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Dog Training – To Treat or Not to Treat

Our trainers are out in the community working with our guides-in-training and invariably, they are asked about dog training. Here’s just a bit of insight from the professionals.

Dog Training – To Treat or Not to Treat Dog Training – To Treat or Not to Treat Dog Training – To Treat or Not to Treat

Training dogs is not an easy job.  While Southeastern Guide Dogs’ dogs are bred to be uber-intelligent, it still takes approximately six months of hard work before they are ready to be guide dogs.  And that’s on top of the approximately 12-16 months the puppy raiser spent preparing that puppy to come back in for formal harness training.  So, how do you teach a dog advanced skills like guiding?  Well, you do it through repetition, praise, repetition, praise and repeat infinitely.

Recently, we have instituted a new (to us) training method – clicker training.  In this method, the dog is asked to perform a command and when they execute the command properly a clicker sound is made, shortly thereafter followed by a treat and much praise for the dog.  As most of our dogs are Labradors or goldadors (Labrador x golden retriever), much of their drive comes from their stomachs, so clicker training works really well for them.

We use the clicker training only in the early stages of their training for a couple of reasons.  First, probably the most important thing guide dogs do is to alert their handler of changes in elevation that could trip them up, literally.  Since this is such an important part of their training, the sooner they can learn it, the better.  We use clicker training when teaching the dogs to stop at curbs and they seem to pick up the concept quicker when rewarded with a treat and praise as opposed to praise alone.

Here’s the drawback though…we have to wean them off of the clicker/treat method pretty quickly because we wouldn’t want them to be guiding their handler and expect a treat every time they stopped them at the curb while crossing the street – that could be detrimental to the team.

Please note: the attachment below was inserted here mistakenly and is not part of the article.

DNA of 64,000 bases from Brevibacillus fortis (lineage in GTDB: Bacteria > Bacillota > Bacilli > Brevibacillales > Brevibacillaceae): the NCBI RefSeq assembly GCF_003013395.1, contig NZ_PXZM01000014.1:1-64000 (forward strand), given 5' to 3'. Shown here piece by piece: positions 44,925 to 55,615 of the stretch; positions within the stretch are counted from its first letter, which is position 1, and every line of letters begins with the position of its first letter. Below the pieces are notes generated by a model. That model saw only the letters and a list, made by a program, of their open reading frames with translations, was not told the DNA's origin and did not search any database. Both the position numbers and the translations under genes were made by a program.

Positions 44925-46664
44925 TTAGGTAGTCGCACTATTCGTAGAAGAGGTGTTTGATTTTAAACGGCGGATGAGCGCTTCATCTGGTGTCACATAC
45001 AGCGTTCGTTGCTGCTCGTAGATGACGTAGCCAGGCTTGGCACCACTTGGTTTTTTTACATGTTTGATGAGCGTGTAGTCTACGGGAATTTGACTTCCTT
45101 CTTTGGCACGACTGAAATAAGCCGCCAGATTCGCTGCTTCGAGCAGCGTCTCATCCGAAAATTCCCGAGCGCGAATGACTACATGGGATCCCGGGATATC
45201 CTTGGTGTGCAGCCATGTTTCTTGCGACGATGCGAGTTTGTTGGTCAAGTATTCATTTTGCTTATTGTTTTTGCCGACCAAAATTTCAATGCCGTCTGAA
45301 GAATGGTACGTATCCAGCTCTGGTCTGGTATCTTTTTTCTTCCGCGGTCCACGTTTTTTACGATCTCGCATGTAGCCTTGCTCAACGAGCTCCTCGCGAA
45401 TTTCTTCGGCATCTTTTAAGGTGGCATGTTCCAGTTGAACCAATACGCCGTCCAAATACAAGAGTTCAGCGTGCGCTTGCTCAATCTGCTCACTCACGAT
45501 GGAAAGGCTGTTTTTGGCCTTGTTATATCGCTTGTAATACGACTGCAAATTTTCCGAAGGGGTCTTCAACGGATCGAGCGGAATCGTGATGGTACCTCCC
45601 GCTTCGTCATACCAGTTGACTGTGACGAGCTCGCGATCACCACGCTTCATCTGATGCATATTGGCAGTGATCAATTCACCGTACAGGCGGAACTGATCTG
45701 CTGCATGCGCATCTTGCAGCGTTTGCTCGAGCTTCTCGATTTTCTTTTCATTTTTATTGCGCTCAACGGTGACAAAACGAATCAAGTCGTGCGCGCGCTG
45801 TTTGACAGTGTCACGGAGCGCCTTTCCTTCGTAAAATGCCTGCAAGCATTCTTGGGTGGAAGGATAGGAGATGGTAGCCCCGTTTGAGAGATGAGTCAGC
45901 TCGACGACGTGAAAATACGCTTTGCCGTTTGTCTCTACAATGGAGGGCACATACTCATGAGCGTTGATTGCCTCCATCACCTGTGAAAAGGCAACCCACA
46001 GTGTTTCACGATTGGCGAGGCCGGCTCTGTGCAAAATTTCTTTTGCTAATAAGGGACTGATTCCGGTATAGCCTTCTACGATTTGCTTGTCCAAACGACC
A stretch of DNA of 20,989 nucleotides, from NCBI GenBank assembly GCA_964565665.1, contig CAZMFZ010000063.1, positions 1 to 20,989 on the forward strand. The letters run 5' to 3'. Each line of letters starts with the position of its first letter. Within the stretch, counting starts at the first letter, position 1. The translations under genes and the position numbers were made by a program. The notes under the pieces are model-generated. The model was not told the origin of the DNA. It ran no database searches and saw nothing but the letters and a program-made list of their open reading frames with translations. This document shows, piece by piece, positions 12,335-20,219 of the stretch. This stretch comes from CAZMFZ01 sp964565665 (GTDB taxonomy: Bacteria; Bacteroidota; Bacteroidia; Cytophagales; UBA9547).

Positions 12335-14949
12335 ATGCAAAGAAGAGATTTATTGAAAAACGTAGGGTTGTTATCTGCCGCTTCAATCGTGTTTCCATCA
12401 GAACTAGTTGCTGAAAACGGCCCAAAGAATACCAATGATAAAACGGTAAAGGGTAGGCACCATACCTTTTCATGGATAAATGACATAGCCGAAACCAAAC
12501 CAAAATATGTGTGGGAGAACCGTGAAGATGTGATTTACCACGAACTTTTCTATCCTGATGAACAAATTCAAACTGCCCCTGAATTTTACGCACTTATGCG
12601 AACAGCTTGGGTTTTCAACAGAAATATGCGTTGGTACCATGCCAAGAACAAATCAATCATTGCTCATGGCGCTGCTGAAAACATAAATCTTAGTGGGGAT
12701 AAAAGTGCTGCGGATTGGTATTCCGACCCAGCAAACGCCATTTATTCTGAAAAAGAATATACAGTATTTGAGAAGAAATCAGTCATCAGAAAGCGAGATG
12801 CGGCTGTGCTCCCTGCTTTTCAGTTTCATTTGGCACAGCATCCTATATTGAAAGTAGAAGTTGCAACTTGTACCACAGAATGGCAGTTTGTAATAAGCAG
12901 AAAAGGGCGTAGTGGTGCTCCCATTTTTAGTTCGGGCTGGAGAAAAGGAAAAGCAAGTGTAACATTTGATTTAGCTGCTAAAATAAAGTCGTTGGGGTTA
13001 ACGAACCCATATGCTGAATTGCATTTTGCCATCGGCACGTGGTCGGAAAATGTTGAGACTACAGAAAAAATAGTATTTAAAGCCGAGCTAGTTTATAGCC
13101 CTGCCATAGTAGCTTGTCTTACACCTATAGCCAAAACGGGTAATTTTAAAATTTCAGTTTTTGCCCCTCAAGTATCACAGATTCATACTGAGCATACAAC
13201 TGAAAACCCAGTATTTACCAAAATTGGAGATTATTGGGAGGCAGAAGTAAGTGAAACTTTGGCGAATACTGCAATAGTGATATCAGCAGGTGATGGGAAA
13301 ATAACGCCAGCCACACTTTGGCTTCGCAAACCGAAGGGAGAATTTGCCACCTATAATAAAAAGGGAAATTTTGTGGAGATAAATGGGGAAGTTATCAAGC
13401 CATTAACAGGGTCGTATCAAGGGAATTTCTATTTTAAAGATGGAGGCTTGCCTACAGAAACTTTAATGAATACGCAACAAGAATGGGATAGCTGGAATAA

So in the subsequent stages of their training, the trainers return to praise or correction.  Using this method, the dog is given a command or put in a situation where a certain behavior is expected and if they do it correctly, the dog is praised, if not, the dog is corrected, shown what was expected and the command is repeated until he gets it right. 

For instance, if the team (guide dog and trainer) are coming to a street crossing, the dog is expected to stop before going into the street -- whether there is a drop in elevation into the street or a blended curb with no drop off.  If the dog stops before going into the street, it is given lots of praise and then given the next command.  However, if the dog misses the curb and continues on, the trainer will give a leash correction, bring the dog back to where they should have stopped, the trainer then shows the dog what it missed, they turn around with the dog and attempt it again.  Usually the dog will get it the second time around, but if not the process is repeated until it is done correctly at which point the dog is given lots of praise.

One of the most amazing things the dogs learn is something called “intelligent disobedience.”  Intelligent disobedience is when the dog disobeys a given command because it would endanger the team.  For example, say a team is at a street crossing and the visually impaired handler has listened to the traffic pattern and believes it is clear to cross the street so they give the “forward” command, but the handler doesn’t know that a silent hybrid vehicle is coming.  The dog will refuse the “forward” command, staying in place until the danger has passed.

Guide dog training works on a series of increased responsibility for the dog.  The dogs are expected to learn certain commands first and the training builds on itself.  Once they learn one behavior, they are expected to remember that one and the next one is added, and then the next one, and the next one, until they are completely responsible for their handler’s safety.  Once they have mastered all the commands, the final test before being deemed “class ready” is to lead a blindfolded trainer through a route with another trainer shadowing to make sure everything the dog does is spot on.  If they make it through then it’s just a matter of finding the perfect match for them in class.

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